by Dave Horwedel, EA
Of course we all want the original return to be perfect. But sometimes you receive data that changes the return after you have filed. Maybe you made a mistake. Maybe your tax preparer did. Maybe you falsely reported income on your return, and realize you could be caught. What do you do? File an amended return!
(Note: Contacting an Enrolled Agent/Lawyer first may be advisable for dealing with tax or legal consequences.)
An amended return is done to correct or make changes in an original tax return. If you made a mistake in your filing status or failed to take a deduction or apply for a credit, you can file an amended return. One client filed an amended return to change his filing status to Married Filing Jointly and received a substantial refund. Another had done an earlier year tax return, but neither the client nor her tax preparer had realized that paying her son’s college tuition the year before made her eligible for a $2500 education credit. By filing the amended return in a timely fashion, she was able to get that $2500 refund check due to the education credit she was entitled to.
How Do You File Your Amended Return?
The amendment is done on a Form 1040X on paper (not E-file). When we do your taxes at Torchlight Tax Solution, we have all the forms needed right on our computer system. If you go it alone, you can get the needed forms from the IRS. In addition to the 1040X, attach any needed forms or schedules to the amended return.
As this is an amended return, you are already correcting an error. You do not want to make an error correcting an error. So honestly look at why the error was made. If the person doing the return did not know what he was doing, you may want to get someone else. If you were that person, the same applies. It has been said that knowing when you don’t know is a point of wisdom.
You need not file an amended return to correct math errors because the IRS automatically makes those changes for you.
If you are amending more than one tax return, prepare a 1040X for each return and mail them to the IRS in separate envelopes. Note the tax year of the return you are amending at the top of Form 1040X. DO NOT try to save stamp money by putting multiple forms in one envelope. One form might be totally overlooked when the envelope is opened. This is not theoretical. It has actually happened.
If you are filing an amended tax return to claim an additional refund, wait until you have received your original tax refund before filing Form 1040X. (You may cash your original refund check while waiting for the additional refund.)
If you owe additional taxes with Form 1040X, file it and pay the tax as soon as possible to minimize interest and penalties. Generally, to get a refund, you must file Form 1040X within three years from the date you filed your original tax return or within two years of the date you paid the tax, whichever is later. Special rules may apply to certain claims. You can find these rules on the 1040X instructions, or take advantage of your free consultation at a TAX Solutions office.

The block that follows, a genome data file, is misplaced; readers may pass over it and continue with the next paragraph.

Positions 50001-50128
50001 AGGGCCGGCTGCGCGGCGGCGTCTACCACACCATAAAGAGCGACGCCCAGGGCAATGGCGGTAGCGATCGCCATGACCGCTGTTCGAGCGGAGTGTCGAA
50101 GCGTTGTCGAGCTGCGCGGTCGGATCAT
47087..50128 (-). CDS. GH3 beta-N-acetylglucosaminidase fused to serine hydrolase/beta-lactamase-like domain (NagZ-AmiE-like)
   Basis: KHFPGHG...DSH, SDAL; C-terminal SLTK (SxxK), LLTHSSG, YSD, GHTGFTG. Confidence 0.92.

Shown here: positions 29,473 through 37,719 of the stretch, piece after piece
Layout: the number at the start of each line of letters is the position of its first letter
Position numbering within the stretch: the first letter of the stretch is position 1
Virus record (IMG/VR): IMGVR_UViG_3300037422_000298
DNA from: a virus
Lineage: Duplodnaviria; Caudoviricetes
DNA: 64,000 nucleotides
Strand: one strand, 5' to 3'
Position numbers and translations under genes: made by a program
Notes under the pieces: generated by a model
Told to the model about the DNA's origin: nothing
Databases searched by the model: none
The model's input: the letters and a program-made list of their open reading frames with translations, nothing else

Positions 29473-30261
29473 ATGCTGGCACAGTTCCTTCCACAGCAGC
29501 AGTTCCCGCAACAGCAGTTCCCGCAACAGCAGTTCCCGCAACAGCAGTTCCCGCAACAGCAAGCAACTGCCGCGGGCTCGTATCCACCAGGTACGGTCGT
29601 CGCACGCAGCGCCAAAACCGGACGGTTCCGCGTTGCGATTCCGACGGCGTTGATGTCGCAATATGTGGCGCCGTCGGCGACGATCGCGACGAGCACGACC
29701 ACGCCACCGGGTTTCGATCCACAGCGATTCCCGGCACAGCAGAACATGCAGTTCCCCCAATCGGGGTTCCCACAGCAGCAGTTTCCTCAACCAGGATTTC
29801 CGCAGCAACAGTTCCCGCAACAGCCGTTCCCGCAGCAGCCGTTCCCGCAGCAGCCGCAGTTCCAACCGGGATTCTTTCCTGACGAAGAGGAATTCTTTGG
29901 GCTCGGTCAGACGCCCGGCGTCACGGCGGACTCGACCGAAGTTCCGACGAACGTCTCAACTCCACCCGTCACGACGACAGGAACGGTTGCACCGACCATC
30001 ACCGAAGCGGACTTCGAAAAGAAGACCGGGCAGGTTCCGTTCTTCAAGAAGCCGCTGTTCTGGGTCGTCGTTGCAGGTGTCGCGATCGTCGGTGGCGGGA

You can track the status of your amended tax return for the current year on the IRS site. I recommend keeping a copy of your amended return/returns and checking the IRS site at least three weeks after filing using the “Where’s My Amended Return” tool on the IRS website.
Tax Law and Regulations can be a complicated labyrinth to the regular taxpayer. You may plug away for hours only to find yourself at a dead end. It may be wise to get an expert’s assistance. Maybe you are going to have a substantial liability and an Enrolled Agent can get it reduced by an Offer In Compromise. Perhaps you have a debt you cannot pay, and an Enrolled Agent can get it relegated to uncollectible status.
Perhaps the income the debt is based on is bogus and is not taxable income at all, and thus the debt is invalidated. There are many scenarios that require expert skill. One of my clients, for example, was not getting the full advantage of his deductions because he was subject to the Alternative Minimum Tax. One of his deductions was for State Income Tax. In amending his return, I had him not take that deduction, as it did not reduce his tax bill. Next year, when he gets a substantial state refund, it will not be taxable income. Had I taken the deduction, it would have been taxable income and he would have paid thousands of dollars on it in taxes the next year.
Filing an amended return may be aggravating experience to many a taxpayer. Sometimes it may result in substantial savings. If you feel confident in your tax expertise, you are welcome to go it alone.
I do not recommend this. Instead, here is what you do. Call or email us for your FREE consultation. One of our Enrolled Agents will review you situation and recommend solutions based on this. You can still go it alone, but chances are our expertise will save you money and worry. Our fees are a bargain compared to the money and aggravation you save.